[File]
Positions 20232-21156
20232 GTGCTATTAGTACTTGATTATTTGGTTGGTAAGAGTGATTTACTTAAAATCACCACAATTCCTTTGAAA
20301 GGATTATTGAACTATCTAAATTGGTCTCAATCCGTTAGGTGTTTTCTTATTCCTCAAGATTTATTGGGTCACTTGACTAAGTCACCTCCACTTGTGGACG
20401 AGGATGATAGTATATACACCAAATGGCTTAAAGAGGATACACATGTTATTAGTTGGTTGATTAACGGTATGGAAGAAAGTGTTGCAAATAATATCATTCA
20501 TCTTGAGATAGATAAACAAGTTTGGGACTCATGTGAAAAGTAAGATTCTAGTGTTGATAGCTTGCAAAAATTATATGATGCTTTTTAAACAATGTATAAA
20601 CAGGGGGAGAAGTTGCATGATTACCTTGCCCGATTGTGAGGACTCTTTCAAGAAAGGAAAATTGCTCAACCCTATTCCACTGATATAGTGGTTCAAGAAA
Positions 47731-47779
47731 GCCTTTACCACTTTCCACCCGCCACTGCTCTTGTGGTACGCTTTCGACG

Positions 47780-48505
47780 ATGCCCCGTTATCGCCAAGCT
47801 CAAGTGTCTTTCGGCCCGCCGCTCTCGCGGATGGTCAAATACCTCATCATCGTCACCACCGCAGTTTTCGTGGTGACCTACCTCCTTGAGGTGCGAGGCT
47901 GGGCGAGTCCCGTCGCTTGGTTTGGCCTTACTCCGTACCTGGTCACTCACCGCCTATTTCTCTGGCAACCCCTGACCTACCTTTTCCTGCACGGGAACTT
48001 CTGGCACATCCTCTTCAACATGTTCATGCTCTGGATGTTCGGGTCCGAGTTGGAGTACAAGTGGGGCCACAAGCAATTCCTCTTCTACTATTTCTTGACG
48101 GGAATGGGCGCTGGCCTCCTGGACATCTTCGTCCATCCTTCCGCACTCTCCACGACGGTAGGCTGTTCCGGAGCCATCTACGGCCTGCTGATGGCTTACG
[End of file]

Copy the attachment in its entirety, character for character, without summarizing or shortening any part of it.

Positions 20232-21156
20232 GTGCTATTAGTACTTGATTATTTGGTTGGTAAGAGTGATTTACTTAAAATCACCACAATTCCTTTGAAA
20301 GGATTATTGAACTATCTAAATTGGTCTCAATCCGTTAGGTGTTTTCTTATTCCTCAAGATTTATTGGGTCACTTGACTAAGTCACCTCCACTTGTGGACG
20401 AGGATGATAGTATATACACCAAATGGCTTAAAGAGGATACACATGTTATTAGTTGGTTGATTAACGGTATGGAAGAAAGTGTTGCAAATAATATCATTCA
20501 TCTTGAGATAGATAAACAAGTTTGGGACTCATGTGAAAAGTAAGATTCTAGTGTTGATAGCTTGCAAAAATTATATGATGCTTTTTAAACAATGTATAAA
20601 CAGGGGGAGAAGTTGCATGATTACCTTGCCCGATTGTGAGGACTCTTTCAAGAAAGGAAAATTGCTCAACCCTATTCCACTGATATAGTGGTTCAAGAAA
Positions 47731-47779
47731 GCCTTTACCACTTTCCACCCGCCACTGCTCTTGTGGTACGCTTTCGACG

Positions 47780-48505
47780 ATGCCCCGTTATCGCCAAGCT
47801 CAAGTGTCTTTCGGCCCGCCGCTCTCGCGGATGGTCAAATACCTCATCATCGTCACCACCGCAGTTTTCGTGGTGACCTACCTCCTTGAGGTGCGAGGCT
47901 GGGCGAGTCCCGTCGCTTGGTTTGGCCTTACTCCGTACCTGGTCACTCACCGCCTATTTCTCTGGCAACCCCTGACCTACCTTTTCCTGCACGGGAACTT
48001 CTGGCACATCCTCTTCAACATGTTCATGCTCTGGATGTTCGGGTCCGAGTTGGAGTACAAGTGGGGCCACAAGCAATTCCTCTTCTACTATTTCTTGACG
48101 GGAATGGGCGCTGGCCTCCTGGACATCTTCGTCCATCCTTCCGCACTCTCCACGACGGTAGGCTGTTCCGGAGCCATCTACGGCCTGCTGATGGCTTACG